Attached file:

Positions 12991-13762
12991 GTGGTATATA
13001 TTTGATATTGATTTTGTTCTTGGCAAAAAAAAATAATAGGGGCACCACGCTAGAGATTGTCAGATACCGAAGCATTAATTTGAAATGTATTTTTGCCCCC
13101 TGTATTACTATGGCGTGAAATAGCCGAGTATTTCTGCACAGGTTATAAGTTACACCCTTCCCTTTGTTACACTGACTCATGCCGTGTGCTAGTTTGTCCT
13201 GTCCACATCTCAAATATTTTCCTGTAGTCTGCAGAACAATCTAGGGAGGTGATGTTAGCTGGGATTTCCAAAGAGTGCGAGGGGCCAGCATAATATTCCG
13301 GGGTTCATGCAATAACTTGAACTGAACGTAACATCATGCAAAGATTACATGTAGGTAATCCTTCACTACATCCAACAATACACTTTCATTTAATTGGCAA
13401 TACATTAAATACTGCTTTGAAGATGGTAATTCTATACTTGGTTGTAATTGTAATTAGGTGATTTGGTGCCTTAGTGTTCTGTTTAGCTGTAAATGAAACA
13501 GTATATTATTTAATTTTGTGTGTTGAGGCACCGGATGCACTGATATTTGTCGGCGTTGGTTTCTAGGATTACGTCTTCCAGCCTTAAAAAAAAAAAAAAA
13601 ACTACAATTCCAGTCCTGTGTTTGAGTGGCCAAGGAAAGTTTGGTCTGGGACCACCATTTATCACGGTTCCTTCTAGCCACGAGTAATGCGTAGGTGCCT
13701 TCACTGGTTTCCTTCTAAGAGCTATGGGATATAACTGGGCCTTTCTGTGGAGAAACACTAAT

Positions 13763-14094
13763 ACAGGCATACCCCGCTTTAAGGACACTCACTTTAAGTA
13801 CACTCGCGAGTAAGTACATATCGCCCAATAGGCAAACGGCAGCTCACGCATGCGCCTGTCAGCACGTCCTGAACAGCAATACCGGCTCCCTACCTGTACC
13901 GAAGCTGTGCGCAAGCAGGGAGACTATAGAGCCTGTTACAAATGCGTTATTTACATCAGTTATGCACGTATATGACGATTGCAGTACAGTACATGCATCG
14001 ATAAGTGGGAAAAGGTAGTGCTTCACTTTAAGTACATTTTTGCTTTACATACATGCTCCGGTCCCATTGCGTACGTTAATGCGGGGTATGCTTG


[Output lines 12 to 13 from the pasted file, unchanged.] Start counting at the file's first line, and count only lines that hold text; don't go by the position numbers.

13763 ACAGGCATACCCCGCTTTAAGGACACTCACTTTAAGTA
13801 CACTCGCGAGTAAGTACATATCGCCCAATAGGCAAACGGCAGCTCACGCATGCGCCTGTCAGCACGTCCTGAACAGCAATACCGGCTCCCTACCTGTACC